Yeeshkul (Sigma 80)
Maple Leaf Gardens, Toronto, ON, Canada – March 11th, 1973
Disc 1 (64:39): Echoes, Obscured By Clouds, When You’re In, Set The Controls For The Heart Of The Sun, Careful With That Axe Eugene
Disc 2 (59:48): Speak To Me, Breathe, On The Run, Time, Breathe (reprise), The Great Gig In The Sky, Money, Us & Them, Any Colour You Like, Brain Damage, Eclipse, sound check, One Of These Days
Pink Floyd’s March 11th, 1973 Toronto show is one of the better sounding documents from the spring tour. This show roughly coincides with the release of Dark Side Of The Moon (released on March 24th, 1973) and their ascension into rock super-stardom. The press gave this show very good reviews. The Toronto Globe And Mail reported the music was “transplanted San Francisco acid rock complete with a middle sixties style psychedelic light show” and The Toronto Star claimed “the machinery stole the show.”
The audience recording has very nice sound quality. It is in beautiful stereo, full of dynamics and gives a clear, powerful and three-dimensional record of the performance that night. The tape has two minor cuts. The very beginning of “Echoes” is cut off omitting the “pings” and a small cut at twenty-nine seconds in “The Great Gig In The Sky.”
It is also well known as the “yeeshkul” concert because the taper shouts that between many of the numbers (and also belches). Nobody has been able to give a satisfactory explanation of that word, but it is useful for distinguishing this show from all the others on this tour.
Previous commercial releases of this tape include A Lunar Eclipse (HL544/545) on Highland and Maple Prisms (STTP 144/145) on Shout To The Top. The former runs at an incorrect tape speed (too slow) and the latter sounds very flat and lifeless. Obscure Night (Siréne-171) ran at the correct speed and has really nice depth and presence.
The new Yeeshkul on Sigma is similar to Obscure Night. It lacks the depth and power, but compensates with more definition and is noticeably more clear. It’s impossible to say which is better. The final determination is one’s personal preference.
The previous year Pink Floyd dedicated the first half of the show to the Dark Side Of The Moon suite but moved it to the second half of the show at the album’s release. The opening song of the first set changed from show-to-show. In Toronto they chose to open with the twenty-four minute epic “Echoes.”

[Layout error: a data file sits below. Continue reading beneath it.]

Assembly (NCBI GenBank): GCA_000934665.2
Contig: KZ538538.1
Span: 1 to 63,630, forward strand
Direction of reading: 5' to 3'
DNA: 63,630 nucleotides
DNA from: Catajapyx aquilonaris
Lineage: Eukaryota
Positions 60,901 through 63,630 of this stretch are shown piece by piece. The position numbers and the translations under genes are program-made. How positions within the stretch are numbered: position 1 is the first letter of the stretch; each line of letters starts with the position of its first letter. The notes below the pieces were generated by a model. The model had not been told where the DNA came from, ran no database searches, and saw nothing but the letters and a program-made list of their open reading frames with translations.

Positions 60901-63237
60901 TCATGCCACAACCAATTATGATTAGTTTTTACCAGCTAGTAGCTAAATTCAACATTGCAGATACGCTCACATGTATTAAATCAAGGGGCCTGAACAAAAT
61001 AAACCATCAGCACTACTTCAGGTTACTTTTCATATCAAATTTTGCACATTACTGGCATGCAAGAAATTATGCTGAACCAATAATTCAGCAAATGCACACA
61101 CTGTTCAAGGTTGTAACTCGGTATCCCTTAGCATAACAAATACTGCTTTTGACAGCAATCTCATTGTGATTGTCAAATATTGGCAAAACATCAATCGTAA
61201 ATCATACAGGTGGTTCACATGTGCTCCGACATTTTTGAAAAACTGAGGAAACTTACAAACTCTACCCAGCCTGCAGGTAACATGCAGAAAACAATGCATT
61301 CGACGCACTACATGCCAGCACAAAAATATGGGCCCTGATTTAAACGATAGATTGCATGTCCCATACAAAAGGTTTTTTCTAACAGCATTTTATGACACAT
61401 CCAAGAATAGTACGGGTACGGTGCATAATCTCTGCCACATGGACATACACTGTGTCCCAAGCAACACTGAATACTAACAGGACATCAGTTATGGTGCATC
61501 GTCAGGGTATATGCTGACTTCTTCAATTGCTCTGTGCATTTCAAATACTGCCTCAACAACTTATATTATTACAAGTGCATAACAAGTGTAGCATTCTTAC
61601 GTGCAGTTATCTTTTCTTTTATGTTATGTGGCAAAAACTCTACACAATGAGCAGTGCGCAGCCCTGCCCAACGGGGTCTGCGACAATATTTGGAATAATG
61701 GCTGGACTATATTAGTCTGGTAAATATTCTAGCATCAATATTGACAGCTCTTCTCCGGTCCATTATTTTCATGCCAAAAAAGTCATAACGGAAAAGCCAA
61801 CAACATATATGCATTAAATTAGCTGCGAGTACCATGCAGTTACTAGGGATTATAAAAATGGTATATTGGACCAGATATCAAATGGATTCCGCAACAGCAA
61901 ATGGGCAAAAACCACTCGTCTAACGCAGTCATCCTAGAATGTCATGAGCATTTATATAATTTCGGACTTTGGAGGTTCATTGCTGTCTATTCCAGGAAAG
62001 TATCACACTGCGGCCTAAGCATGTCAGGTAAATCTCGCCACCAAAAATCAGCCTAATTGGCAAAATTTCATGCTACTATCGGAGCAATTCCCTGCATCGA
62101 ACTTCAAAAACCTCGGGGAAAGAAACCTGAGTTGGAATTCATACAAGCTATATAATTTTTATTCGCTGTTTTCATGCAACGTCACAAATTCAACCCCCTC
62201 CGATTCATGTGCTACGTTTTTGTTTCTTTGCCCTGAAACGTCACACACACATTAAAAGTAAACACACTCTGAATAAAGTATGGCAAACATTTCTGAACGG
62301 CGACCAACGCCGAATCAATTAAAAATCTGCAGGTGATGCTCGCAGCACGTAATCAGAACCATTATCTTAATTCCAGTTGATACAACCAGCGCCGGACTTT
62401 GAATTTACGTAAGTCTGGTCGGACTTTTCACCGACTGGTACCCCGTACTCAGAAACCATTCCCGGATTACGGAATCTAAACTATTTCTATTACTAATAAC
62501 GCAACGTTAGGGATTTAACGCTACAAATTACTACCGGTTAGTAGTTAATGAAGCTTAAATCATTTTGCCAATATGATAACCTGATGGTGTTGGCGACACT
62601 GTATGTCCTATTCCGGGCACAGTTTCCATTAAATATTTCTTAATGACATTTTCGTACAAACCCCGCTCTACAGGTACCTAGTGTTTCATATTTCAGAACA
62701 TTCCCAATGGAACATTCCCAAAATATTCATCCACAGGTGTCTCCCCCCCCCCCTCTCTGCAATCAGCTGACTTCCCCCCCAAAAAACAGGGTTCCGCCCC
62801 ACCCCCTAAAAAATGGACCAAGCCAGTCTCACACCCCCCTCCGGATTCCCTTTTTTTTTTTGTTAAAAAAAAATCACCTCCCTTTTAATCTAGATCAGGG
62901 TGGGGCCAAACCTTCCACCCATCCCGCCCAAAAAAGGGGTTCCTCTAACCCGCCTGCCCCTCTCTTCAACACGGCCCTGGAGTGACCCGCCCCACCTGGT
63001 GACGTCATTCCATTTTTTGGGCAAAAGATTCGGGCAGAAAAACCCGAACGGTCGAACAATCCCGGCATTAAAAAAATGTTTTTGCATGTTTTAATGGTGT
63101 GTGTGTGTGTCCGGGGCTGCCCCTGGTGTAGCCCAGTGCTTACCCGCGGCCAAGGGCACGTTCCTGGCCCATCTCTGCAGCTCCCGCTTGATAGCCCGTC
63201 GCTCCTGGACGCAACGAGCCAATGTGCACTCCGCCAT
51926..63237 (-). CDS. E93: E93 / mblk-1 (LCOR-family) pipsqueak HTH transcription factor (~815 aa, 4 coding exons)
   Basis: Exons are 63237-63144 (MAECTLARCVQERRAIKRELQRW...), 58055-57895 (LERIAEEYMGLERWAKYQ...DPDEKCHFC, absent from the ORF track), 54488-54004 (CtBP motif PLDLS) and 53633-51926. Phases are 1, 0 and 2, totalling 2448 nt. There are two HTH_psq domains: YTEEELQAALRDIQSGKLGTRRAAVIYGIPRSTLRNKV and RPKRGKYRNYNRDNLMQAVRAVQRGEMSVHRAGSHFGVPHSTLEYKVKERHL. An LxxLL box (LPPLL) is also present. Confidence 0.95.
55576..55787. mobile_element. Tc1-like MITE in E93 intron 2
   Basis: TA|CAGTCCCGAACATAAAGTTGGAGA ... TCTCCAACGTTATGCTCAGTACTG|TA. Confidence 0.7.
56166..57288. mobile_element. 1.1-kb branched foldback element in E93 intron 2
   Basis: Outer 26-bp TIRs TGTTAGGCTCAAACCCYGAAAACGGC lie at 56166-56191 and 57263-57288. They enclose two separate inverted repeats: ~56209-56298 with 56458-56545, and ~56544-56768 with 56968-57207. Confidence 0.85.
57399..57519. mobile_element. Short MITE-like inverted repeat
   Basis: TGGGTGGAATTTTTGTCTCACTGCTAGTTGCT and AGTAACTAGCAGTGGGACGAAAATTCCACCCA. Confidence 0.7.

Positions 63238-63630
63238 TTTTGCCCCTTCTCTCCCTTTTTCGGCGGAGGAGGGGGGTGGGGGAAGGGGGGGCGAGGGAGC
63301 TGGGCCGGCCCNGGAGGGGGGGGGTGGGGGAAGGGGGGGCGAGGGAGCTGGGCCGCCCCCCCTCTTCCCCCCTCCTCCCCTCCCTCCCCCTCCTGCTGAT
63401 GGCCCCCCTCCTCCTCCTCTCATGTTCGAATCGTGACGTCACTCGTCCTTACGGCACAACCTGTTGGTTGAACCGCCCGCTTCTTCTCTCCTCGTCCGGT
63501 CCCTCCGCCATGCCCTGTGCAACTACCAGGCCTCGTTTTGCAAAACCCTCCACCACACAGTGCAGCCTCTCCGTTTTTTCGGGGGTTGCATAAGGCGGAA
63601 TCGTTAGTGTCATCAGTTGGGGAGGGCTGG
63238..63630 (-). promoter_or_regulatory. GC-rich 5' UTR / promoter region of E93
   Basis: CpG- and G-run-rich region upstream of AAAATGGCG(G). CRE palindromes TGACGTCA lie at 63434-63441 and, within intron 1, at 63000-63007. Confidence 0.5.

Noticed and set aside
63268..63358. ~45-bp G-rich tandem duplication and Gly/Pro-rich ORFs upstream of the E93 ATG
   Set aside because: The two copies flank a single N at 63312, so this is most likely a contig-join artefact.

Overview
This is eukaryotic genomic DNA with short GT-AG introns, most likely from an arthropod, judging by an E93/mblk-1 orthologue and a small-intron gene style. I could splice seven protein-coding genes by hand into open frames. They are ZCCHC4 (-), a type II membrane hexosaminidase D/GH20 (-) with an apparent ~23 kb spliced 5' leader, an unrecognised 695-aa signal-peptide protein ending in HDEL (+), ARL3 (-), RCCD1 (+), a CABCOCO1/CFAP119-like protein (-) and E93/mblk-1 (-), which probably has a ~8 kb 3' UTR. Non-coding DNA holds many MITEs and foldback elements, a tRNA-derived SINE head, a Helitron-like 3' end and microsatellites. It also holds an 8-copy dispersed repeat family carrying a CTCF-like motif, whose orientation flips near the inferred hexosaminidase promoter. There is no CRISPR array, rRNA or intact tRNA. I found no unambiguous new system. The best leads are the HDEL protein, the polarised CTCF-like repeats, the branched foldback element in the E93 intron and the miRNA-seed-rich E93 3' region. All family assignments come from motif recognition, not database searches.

The band didn’t carry a saxophonist on the spring tour so some songs lose their power. “Echoes” sounds much heavier and abrasive than other versions with full instrumentation. They follow with the medley of “Obscured By Clouds” and “When You’re In.” Taken from their latest soundtrack work, it will be moved to the set opener in the next following this and will stay there for the rest of the year. The pastoral drone in contrast with the barbaric drums make it a compelling live piece.
“Set The Controls For The Heart Of The Sun” impresses the taper, judging his reaction at the end. The final song of the first set is “Careful With That Axe, Eugene.” It is played a bit quicker than the previous year, zipping along with more articulate vocalisations in the long improvisation. Roger Waters’ scream is less blood-curdling than before, but it still gains a reaction from the crowd.
Pink Floyd didn’t play Toronto in 1972 so this is the debut of Dark Side in the city. By this time it is in its definitive form and is received enthusiastically. The first side of the album is quite intense. The audience in particular enjoys the VCS lead “On The Run” and the attendant light show.
“Money” sounds limp without the saxophone. During the sax’s solo, the band play the song as an instrumental. Gilmour comes in with his solo at the appropriate spot. They should have jammed a bit there and make the song more interesting. “Us & Them” also takes on a different tone without the saxophone. Richard Wright’s keyboards take control of the song, turning it into a depressing, nihilistic tone-poem without the saxophone’s elaboration.
“Any Colour You Like” is short and sharp, just like the studio cut and the entire piece ends with “Brain Damage” and “Eclipse.” The only encore is a raving performance of “One Of These Days.”
Toronto is a very good show. The older songs in the first set and the encore fare much better than the Dark Side Of The Moon suite. The audience react much better to them and the band themselves seem to be more interested in the older songs. Given the sound quality and high quality of the performance, Yeeshkul is one of the best Pink Floyd titles to have. It may not be clearly better than the Siréne but is still worth investigating, especially for these who do not have the older ones.